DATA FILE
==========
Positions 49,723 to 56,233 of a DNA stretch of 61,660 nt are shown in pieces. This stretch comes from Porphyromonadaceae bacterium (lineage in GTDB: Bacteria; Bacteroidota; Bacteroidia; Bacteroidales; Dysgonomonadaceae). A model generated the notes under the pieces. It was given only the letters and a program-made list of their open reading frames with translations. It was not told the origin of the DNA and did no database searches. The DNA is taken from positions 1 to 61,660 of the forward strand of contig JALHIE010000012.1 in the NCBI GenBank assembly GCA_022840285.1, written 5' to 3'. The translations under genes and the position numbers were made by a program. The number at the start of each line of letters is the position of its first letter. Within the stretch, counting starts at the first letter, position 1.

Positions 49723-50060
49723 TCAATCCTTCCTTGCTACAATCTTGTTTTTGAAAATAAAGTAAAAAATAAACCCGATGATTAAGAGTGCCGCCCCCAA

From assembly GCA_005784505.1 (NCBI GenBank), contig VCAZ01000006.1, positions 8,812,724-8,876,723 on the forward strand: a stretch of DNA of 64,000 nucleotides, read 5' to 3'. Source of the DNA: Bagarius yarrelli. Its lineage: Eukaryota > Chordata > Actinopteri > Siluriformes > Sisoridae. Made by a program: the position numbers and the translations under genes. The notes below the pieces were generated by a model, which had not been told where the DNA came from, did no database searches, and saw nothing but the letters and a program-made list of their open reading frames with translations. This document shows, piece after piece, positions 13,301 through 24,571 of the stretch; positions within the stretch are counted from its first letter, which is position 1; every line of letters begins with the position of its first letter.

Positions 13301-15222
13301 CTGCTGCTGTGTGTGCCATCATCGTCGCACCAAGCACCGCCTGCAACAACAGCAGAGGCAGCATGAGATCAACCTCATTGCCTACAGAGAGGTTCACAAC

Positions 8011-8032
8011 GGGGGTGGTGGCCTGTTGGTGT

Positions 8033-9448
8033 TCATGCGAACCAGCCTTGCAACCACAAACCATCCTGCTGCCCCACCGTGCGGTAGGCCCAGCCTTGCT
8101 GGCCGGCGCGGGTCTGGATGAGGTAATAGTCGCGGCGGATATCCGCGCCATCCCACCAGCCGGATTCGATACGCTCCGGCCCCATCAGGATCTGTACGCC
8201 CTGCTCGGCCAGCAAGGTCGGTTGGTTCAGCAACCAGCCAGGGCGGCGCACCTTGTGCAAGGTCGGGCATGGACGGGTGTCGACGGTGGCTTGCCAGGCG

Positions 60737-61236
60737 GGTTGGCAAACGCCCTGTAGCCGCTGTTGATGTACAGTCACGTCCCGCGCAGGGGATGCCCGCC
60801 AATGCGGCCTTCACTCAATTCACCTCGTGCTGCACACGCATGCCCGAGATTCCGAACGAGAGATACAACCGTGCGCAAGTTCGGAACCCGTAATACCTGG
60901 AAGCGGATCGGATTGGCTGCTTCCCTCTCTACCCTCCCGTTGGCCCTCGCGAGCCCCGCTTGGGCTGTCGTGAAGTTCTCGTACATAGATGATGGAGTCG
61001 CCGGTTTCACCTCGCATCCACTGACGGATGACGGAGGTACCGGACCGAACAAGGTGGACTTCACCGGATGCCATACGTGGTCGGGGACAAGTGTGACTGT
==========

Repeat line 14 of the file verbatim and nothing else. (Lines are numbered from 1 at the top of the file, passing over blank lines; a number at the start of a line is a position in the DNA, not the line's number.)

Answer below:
60737 GGTTGGCAAACGCCCTGTAGCCGCTGTTGATGTACAGTCACGTCCCGCGCAGGGGATGCCCGCC